. . . the weapon play[s] an integral role in the [underlying offense]. Id. (citation
omitted). We pointed out that merely carrying the gun during the crime is not
enough to meet the during and in relation to element unless the government
proves the defendant intended the weapon to be available for use during the
crime. Id.
In sum, our cases make clear that the during and in relation to
requirement of section 924(c) necessitates some direct connection between the
firearm and the drug offense. The legislative history of the 1998 amendments
directs that the in furtherance requirement for possession is an even higher
standard. Here, trial testimony established that Mr. Iiland possessed the firearm
found in his apartment. He kept a large quantity of drugs in a separate storage
unit he had rented. In addition, he admitted he had sold cocaine and he had been
surveilled doing so. However, the legislative history of the 1998 amendment and
our prior cases require that specific evidence establish the guns were possessed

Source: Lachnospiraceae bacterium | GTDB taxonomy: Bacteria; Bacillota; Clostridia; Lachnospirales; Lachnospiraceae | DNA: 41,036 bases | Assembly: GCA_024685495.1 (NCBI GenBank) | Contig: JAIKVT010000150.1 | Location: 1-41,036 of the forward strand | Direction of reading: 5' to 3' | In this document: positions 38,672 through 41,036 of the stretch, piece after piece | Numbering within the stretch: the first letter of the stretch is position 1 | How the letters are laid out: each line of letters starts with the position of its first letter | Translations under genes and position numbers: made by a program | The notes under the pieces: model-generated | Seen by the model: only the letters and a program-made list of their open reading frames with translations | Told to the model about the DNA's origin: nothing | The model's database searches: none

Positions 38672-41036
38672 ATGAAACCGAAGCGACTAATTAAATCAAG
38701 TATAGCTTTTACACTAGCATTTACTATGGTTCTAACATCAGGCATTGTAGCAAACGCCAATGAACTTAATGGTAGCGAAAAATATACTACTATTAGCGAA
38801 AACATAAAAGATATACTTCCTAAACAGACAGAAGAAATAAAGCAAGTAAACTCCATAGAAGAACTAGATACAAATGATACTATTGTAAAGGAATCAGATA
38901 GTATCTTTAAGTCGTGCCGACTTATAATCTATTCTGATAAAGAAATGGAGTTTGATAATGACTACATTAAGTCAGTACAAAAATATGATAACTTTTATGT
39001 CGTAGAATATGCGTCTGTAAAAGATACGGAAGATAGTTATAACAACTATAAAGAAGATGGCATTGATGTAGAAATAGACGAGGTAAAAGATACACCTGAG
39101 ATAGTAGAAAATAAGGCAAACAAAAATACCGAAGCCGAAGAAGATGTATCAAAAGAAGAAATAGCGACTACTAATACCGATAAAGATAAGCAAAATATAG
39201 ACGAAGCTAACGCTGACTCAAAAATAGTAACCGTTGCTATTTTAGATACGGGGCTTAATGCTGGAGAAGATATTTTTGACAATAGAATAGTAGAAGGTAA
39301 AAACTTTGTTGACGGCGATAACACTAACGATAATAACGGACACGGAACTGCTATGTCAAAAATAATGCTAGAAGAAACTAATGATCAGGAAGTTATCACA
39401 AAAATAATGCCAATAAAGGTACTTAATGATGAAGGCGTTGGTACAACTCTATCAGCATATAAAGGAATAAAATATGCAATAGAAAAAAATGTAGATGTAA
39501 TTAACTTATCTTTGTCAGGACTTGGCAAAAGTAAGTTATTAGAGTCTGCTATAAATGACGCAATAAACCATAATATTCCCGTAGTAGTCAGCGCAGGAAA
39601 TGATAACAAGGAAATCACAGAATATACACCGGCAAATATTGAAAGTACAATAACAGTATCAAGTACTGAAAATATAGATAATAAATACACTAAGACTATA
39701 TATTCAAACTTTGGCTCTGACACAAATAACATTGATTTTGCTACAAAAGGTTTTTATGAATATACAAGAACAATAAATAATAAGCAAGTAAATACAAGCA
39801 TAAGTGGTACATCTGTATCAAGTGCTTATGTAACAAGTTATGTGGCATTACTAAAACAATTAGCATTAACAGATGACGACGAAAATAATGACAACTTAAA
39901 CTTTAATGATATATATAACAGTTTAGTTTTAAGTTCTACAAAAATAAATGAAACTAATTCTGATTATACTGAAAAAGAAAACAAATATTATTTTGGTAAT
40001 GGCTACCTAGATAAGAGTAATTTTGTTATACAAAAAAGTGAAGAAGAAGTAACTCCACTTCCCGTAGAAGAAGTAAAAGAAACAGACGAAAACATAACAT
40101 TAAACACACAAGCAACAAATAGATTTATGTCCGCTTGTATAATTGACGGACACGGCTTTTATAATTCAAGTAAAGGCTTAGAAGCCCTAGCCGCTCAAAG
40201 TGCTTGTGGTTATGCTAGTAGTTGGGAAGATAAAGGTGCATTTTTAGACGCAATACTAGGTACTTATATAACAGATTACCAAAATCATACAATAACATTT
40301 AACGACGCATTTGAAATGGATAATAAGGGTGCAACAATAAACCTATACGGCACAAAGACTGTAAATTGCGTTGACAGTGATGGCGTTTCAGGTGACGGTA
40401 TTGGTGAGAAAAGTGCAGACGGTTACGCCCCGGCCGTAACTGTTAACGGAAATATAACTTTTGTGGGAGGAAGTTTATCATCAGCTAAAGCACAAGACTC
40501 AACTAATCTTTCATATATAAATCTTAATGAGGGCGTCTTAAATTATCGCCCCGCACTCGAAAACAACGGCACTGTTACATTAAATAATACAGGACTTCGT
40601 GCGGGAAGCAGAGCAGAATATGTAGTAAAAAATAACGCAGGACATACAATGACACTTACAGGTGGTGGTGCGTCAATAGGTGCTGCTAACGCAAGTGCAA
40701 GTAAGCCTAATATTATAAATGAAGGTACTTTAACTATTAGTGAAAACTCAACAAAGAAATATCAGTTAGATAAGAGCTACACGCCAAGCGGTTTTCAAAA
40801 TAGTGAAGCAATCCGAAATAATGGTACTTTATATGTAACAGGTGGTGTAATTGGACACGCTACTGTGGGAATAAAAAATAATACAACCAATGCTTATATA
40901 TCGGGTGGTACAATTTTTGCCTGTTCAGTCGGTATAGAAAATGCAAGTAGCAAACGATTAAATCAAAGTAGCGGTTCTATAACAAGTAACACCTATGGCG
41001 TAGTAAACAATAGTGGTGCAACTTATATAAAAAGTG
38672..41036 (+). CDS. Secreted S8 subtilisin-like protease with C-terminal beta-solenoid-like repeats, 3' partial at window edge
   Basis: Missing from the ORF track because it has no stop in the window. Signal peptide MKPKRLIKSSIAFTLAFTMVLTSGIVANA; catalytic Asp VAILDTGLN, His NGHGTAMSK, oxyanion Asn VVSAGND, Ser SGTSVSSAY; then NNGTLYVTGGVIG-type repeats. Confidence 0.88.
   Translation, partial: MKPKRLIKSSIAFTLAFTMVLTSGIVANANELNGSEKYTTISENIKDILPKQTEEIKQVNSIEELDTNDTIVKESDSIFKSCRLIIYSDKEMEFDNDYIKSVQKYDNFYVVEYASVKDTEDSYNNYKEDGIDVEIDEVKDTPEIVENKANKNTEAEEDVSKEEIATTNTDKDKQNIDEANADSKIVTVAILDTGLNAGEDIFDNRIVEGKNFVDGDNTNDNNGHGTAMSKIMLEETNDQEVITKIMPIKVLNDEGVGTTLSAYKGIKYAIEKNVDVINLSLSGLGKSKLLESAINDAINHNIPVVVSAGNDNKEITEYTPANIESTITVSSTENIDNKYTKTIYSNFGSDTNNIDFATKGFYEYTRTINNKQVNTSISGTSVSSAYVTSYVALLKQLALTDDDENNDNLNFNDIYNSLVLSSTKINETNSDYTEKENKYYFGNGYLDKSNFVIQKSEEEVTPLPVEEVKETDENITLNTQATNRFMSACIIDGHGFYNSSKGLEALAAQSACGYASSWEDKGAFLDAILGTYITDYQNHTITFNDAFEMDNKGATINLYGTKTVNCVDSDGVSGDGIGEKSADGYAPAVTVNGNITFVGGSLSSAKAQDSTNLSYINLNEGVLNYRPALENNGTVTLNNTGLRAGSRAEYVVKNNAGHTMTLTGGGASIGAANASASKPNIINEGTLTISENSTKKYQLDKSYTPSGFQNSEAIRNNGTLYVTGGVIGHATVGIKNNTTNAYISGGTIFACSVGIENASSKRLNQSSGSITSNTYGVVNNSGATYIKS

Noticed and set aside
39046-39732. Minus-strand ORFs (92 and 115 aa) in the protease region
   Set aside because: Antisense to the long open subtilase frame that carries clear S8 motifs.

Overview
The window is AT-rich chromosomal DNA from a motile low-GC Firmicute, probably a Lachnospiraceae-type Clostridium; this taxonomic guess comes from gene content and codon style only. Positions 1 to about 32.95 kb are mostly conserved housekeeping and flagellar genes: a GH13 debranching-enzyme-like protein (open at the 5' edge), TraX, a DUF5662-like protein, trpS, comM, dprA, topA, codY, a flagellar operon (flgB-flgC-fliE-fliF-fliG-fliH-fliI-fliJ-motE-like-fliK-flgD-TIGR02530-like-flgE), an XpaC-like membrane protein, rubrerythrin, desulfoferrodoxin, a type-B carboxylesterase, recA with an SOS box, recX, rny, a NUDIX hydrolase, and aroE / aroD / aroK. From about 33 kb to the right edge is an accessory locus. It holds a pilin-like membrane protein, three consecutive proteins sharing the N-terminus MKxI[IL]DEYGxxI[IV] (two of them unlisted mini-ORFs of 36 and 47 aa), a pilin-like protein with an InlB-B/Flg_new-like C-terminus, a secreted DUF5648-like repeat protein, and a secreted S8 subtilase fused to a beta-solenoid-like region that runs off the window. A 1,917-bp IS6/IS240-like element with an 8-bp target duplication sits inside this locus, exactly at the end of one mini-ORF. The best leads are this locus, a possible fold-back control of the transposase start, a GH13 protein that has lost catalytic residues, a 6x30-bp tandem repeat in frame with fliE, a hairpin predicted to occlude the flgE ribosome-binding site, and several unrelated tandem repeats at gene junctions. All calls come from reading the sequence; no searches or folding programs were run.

in furtherance of the drug crime, and here there is no evidence in the record
connecting the gun to the drug transactions.

The facts here show only that a drug dealer possessed a gun. No evidence
demonstrates that his possession furthered, promoted or advanced his illegal drug
activity. There was no evidence that the gun and drugs were ever kept in the
same place or that Mr. Iiland ever kept the gun accessible when conducting drug
transactions. The fact that drug dealers in general often carry guns for protection
is insufficient to show possession in furtherance of drug activity in Mr. Iilands
particular case. Because Mr. Iilands possession of the gun was not shown to be
in furtherance of any criminal activity, his conviction under section 924(c)
cannot be sustained.
Accordingly, we AFFIRM Mr. Iilands convictions for possessing a
firearm after a former felony conviction, possessing cocaine with intent to